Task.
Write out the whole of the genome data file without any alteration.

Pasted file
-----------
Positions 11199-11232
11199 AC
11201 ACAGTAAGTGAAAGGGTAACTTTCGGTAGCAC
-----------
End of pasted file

Positions 11199-11232
11199 AC
11201 ACAGTAAGTGAAAGGGTAACTTTCGGTAGCAC